Green Chemistry
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Green Chemistry

Green Chemistry is the latest 'goto-profession' when it comes to reinventing everyday consumer products and processes in a sustainable world, see Nike, Interfaceflor, and now J&J. According to Prof. John Warner of the Warner Babcock institute in Boston for green chemistry, read more ....

Green Chemistry is a discipline that focuses on the design pathways to take a clean manufacturing route to make products and processes safe and sustainable, and ready them for the Industrial Ecology era. Green Chemistry sources benign feedstocks and materials, prescribes low reaction temperatures & pressures, and has a preference for water soluable solvents. Green Chemistry provides a soultion for the business community to provide their product and service range without the huge burden of 'end-of-pipe' pollution controls so typical of hazardous chemical use and generation.

Professor Warner and Dr Paul Anastas of the USEPA have posulated Twelve Principles of Green Chemistry.

1. It is better to prevent waste than to treat or clean up waste after it is formed.

2. Synthetic methods should be designed to maximise the incorportaion of all materials used in the process into the final product.

3.Wherever practicle, synthetic methodologies should be designed to use and generate substances that possess little or no toxicity to human health and the environment.

4. Chemical products should be designed to preserve efficacy of function while reducing toxicity.

5.The use of auxiliary substances (eg. solvents, separation agents, etc.) should be made unnecessary wherever possible and, innocous when used.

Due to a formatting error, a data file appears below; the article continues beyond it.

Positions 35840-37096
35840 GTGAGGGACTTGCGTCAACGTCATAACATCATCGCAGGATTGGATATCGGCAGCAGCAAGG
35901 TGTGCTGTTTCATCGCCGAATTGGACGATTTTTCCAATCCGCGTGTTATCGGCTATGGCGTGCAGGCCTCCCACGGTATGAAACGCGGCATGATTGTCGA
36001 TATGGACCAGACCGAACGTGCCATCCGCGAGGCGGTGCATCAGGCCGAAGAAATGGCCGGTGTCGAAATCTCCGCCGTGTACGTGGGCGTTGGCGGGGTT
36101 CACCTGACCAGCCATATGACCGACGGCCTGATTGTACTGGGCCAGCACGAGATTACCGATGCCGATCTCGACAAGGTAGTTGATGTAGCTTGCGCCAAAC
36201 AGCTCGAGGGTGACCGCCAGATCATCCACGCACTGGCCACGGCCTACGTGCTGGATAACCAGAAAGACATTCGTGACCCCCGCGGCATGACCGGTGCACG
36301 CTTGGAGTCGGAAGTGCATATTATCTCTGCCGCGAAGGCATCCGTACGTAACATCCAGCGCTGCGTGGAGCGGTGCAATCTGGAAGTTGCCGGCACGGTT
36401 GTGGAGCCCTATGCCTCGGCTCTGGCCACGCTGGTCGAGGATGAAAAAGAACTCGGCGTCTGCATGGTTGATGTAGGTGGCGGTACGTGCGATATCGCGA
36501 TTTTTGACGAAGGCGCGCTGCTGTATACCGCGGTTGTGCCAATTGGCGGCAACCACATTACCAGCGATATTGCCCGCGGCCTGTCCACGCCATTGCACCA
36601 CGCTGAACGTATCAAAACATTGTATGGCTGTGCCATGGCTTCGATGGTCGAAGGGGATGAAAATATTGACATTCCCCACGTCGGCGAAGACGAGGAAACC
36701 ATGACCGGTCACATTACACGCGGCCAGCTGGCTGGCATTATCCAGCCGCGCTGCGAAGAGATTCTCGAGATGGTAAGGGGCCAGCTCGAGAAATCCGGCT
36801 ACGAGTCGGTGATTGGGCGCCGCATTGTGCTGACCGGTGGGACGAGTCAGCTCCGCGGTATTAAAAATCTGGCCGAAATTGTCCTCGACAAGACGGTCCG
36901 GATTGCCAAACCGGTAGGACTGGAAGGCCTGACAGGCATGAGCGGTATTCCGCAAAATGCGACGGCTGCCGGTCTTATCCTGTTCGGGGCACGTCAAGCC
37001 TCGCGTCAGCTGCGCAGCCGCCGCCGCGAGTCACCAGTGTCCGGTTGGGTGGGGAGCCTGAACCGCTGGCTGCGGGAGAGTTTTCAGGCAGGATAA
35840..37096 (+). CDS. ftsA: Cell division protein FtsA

6. Energy requirements should be recognised for their environmental and economic impacts and should be minimised. Synthetic methods should be conducted at ambient temperature and pressure.

7. A raw material of feedstock should be renewable rather than depleting wherever technically and economically practicable.

8. Unnecesssary derivatisation (blocking groups, protection, deprotection, temporary modification of physical / chemical processes) should be avoided wherever possible.

9. Catalytic reagents (as selective as possible) are superior to stoichiometric reagents.

10. Chemical products should be designed so that their 'end-of-life' function does not persist in the environment and breakdown into innocous degradation products.

11. Analytical methodologies need to be further developed to allow for real-time, in-process monitoring and control prior to the formation of hazardous substances.

12. Substances and the form of a substance used in a chemical process should be chosen so as to minimise the potential for chemical accidents, including release, explosions, and fires.

These Twelve Principles of Green Chemistry are applicable to manufacturing (eg. food, agrichemicals, products, and packaging), mining & engineering activities (eg. extracting, plating, anodizing, and etching), and laboratory analyses in hospitals, research labs, and contract testing facilities.

Green Chemistry serves as a viable solution today, as well as being an aspirational goal for the innovator planning new inventions.

Examples of Green Chemistry described by Professor Warner & Dr Anastas include -

A. Production of commodity chemicals starting from glucose - such as Adiic Acid.

B. Green alternative to the Stecker synthesis - Monsantto's Roundup(r) herbicide - which is said to eliminate an additional 14% waste containing cyandie and formaldehye employing a copper cataylsed dehydrogenation reaction of DEA.

C. Non-phosgene isocyanate synthesis of polyurethanes.

D. Using 'Soapy' carbon dioxide supercritical fluid as an industrial cleaning or extraction medium.

The Green Revolution is here, and we are beginning to see the A-Grade corporations seek the assistance of Green Chemists to improve their product and process reputations with consumers focusing on environmental and social change.

You can read more about Green Chemistry in, 'Green Chemistry: Theory and Practice', by P.T. Anatas and J.C. Warner, New York: Oxford University Press, 1998.


David Burns is a Sustainability Advisor,

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